What You Need To Consider When Creating Flexible Learning Environments
Flexible learning environments enable students to be more productive in their studies and collaborate more effectively with peers. This approach (also known as agile learning or self-directed learning) empowers students by allowing them to choose which space is most suitable for their task.
The increased use of the iPad and other mobile technology in schools has meant that there is no need for students to be sat at a desk all day. Many schools in the UK are embracing soft seating and break-out areas as an excellent learning tool – helping to both motivate and empower the students, and encourage independent learning.
In a recent study in the US, flexible learning environments were shown to increase engagement, improve grades and enhance student participation. The students also seemed happier and were having more invigorating conversations.
By giving students a choice of learning spaces, you empower them to take responsibility for their own learning. The teacher plays a more passive role as facilitator or administrator, and is an instrumental part in encouraging the students to learn for themselves.
However, most schools are filled with apprehension, and don’t really know where to begin. If you are feeling this way, and are unsure how to proceed, you are not alone. Flexible learning environments do not have to be rolled out throughout the whole school and can be phased in slowly.
In essence, there are three types of agile learning spaces:
Small Collaboration Zones – These are small, relatively enclosed spaces where smaller groups can work together on a project, or focus on some quieter work together. Spaces like these enable students to be able to interact with their peers, and they may bounce ideas off their classmates, or clarify an answer. Although this side-steps traditional independent learning, it is much more powerful and better quality learning. Whiteboards are often used in these spaces for brainstorming purposes.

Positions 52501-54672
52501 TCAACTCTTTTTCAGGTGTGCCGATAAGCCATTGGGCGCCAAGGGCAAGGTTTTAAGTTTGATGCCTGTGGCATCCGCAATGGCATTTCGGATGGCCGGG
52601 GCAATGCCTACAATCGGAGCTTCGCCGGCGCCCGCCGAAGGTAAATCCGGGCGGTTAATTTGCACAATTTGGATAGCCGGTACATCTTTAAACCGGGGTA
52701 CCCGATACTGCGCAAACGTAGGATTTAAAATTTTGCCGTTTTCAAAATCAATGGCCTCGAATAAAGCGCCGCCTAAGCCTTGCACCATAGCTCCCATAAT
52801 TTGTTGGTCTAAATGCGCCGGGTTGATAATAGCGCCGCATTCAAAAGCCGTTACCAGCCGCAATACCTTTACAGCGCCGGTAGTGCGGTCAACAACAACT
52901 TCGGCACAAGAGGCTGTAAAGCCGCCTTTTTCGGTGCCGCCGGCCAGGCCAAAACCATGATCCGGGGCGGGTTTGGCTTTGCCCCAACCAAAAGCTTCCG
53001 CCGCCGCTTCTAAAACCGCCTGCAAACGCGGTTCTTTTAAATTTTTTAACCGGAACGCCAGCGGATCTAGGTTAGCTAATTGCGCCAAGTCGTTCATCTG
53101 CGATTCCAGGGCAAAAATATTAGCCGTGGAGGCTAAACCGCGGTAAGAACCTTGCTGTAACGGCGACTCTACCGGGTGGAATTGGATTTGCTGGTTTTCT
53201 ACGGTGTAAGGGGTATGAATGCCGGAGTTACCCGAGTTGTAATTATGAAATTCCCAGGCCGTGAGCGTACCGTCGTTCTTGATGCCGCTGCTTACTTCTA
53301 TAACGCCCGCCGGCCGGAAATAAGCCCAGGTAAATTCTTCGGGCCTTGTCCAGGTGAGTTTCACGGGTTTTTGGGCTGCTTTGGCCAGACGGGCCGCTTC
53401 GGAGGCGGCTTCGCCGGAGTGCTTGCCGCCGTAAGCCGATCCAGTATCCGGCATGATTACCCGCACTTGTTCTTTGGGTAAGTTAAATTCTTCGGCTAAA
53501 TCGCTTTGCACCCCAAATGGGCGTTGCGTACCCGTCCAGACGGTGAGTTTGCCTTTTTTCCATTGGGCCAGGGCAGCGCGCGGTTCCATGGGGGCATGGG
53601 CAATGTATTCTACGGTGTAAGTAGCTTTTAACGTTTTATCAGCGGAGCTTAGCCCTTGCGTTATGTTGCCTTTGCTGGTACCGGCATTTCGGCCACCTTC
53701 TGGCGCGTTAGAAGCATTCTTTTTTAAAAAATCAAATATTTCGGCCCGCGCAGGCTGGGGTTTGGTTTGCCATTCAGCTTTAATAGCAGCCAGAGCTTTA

Large Collaboration Zones – Flexible learning environments like these are ideal for larger group work, whole class presentations or assemblies. These help students to learn to interact socially, and enhance their speaking and listening skills. These areas may be used by a teacher or facilitator to bring the whole class together to set a task or demonstrate a topic, then the class may disperse and work in a different area – however best suits each individual student’s style of learning.
Individual Working Zones – A traditional take on individual working would be a study carrell or similar. These spaces are ideal for when a student needs to work individually or concentrate on a complex task. These areas would often feature some kind of acoustic panelling to keep the noise down, and would use calming and/or high concentration colours.
Transforming your school environment from a traditional 1980s style classroom-and-corridor design to a flexible, agile design needn’t have to be an expensive or hasty change. Flexible learning can be rolled out throughout the school in a more gradual fashion.
Many schools are starting by creating flexible learning environments in their sixth form areas, and using these as a pilot-scheme for the rest of the school. Here, the students are more mature and able to cope with change. It also helps to disperse the cost more gradually.
To find out more about flexible learning environments and how one could work for your school, contact one of our advisers on 020 8997 9656.